‘What matters most is the children are still running, still competing and showing their Pembroke grit’
The Safari Rally was first held in 1953 to commemorate the coronation of Queen Elizabeth II.
Now part of the FIA World Rally Championships, the Safari Rally is held here in the Rift Valley and regarded as the toughest leg of the championships and arguably the most thrilling.
The drivers compete over three days, through Hell’s Gate, along the shores of Lake Naivasha and in the Soysambu conservancy. As the cars race over the rough terrain, leaving plumes of dust in their wake, past curious wildlife and avid spectators, the cars are followed closely by the low flying helicopters shadowing & filming every tight turn at top speed.
One of the most accomplished drivers on the circuit and five times winner, ‘Flash Tundo’ is himself an Old Pembrokian and now current parent.
This annual Safari Rally spectacle is however, somewhat overshadowed by Pembroke House’s own ‘dinky’ safari rally. Not to be outdone, the dinky safari has become an annual fixture in the school calendar and draws as much excitement.
For the preceding weeks, the children start ‘teaming up’ and designing their own safari cars. Next comes the building stage and strict criteria to adhere to – with penalties for those cars that don’t cut the correct measurements, weight or clearance. Then there is the team name to consider, from the ‘Flying Flaming Martlet’ to the ‘Wonky Dinky Donkey’!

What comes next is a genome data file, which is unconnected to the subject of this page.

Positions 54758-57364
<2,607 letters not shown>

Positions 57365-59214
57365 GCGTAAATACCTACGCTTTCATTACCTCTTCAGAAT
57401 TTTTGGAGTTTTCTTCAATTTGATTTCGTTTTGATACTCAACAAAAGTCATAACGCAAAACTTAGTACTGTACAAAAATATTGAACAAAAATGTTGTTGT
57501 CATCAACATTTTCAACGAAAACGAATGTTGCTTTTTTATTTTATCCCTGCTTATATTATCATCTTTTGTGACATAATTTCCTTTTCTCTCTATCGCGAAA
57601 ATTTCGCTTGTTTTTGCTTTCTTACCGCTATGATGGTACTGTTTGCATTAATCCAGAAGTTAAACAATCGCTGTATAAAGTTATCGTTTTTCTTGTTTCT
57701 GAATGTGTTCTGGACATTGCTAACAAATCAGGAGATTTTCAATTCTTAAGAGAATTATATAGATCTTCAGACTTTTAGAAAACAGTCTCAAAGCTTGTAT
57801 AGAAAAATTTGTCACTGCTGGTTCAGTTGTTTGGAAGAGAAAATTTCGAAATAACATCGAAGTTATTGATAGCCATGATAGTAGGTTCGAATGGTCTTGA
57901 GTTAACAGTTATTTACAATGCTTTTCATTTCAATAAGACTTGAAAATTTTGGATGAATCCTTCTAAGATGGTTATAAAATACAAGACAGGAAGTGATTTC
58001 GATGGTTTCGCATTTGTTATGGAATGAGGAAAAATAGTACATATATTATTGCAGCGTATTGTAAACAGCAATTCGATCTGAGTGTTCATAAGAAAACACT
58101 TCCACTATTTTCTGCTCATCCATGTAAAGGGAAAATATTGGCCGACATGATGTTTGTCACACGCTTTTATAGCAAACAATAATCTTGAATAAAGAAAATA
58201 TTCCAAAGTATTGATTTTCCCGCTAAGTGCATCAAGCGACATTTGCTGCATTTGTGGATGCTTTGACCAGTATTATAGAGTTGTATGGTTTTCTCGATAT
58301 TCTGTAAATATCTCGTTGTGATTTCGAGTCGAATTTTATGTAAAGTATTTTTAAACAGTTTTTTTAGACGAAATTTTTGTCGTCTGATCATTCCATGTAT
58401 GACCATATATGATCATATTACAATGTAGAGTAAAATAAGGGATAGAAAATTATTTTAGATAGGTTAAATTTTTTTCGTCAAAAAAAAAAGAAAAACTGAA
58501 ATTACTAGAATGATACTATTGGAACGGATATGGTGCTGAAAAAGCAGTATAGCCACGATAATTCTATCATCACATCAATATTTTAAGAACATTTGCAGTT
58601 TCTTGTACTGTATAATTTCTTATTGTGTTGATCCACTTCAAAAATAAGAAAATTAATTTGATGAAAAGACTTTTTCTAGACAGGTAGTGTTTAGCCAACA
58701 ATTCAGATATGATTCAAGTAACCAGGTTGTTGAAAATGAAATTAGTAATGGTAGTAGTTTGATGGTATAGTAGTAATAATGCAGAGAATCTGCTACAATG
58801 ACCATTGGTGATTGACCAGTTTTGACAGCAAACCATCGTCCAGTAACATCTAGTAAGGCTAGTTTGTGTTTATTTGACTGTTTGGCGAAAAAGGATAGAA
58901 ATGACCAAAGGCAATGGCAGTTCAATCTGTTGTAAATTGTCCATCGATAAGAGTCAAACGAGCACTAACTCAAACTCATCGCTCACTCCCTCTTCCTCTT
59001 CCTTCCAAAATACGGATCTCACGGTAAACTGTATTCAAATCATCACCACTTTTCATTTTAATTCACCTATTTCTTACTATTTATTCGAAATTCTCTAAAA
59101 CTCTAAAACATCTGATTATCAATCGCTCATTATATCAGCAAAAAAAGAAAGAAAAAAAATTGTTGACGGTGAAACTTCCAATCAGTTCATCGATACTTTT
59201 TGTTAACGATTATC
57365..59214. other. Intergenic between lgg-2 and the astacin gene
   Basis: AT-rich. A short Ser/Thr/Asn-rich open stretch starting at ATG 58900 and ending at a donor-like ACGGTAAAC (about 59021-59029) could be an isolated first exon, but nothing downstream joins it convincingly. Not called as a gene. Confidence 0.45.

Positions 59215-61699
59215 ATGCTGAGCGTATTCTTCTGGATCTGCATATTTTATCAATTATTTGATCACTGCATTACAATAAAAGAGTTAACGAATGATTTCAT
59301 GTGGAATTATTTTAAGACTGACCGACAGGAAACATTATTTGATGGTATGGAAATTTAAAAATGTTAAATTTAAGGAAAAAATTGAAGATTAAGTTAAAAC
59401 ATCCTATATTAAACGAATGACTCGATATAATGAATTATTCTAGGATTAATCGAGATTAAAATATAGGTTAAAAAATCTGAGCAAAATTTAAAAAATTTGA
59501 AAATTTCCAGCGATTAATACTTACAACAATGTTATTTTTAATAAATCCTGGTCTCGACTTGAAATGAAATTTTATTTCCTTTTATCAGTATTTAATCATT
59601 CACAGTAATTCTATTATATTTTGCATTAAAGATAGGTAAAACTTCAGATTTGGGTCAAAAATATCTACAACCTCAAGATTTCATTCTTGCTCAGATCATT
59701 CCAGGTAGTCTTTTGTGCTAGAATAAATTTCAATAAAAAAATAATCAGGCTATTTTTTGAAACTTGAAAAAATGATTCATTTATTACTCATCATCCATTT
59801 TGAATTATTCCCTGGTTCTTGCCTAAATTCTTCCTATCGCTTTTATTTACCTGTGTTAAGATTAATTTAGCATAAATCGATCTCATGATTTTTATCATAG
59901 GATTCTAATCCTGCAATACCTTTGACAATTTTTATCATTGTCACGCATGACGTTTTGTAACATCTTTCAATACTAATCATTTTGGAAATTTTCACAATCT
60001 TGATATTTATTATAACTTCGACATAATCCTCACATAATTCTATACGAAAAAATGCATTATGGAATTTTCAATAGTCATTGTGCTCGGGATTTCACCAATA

The dinky safari is taken very seriously and so every child takes time practising around the school during break times, carefully dragging their car around the tracks, getting used to their vehicle and figuring out how best to get the competitive edge.
First comes the ‘night’ stage when the children gather, head torches on and ready to start their timed laps. Setting off at intervals and with a Y8 or teacher allocated to count every ‘tipple’ (when the car falls or tips over resulting in a penalty point) the teams head off down over the railway track, around the sports pitches and back up to the school, following a path of candles used to guide their path. It’s a beautiful display yet slightly bonkers all at the same time.
Next comes the day stage when the entire school meets around the swimming pool. The parents are gathered; the teams are gearing up for the race ahead. The race starts by first carefully crossing a narrow bridge laid out across the pool itself and once on dry land, off the teams’ dart.
This stage of the race takes the children not only around the pitches but off over the adjoining golf course and finally back into the school grounds after a gruelling 3km. By this point, it’s organised chaos as the children are hot, dressed up in wacky glasses or wigs and are hyped up at each checkpoint. Each station is manned by a team of willing parents, staff or recent leavers who have come back to feel part of the fun. Some stations offer refreshing fruit, others reward the children with sweets and some simply soak the children with giant water pistols.
We’re not sure all the rules are adhered to at this point or that every tipple is accurately noted down yet what matters most is the children are still running, still competing and showing their Pembroke grit.
When it comes to the awards ceremony and podium triumphs (the fastest; the best build; the most outlandish team name) the children are exhausted but clearly will never forget this quirkiest of events in their Prep School list of accomplishments.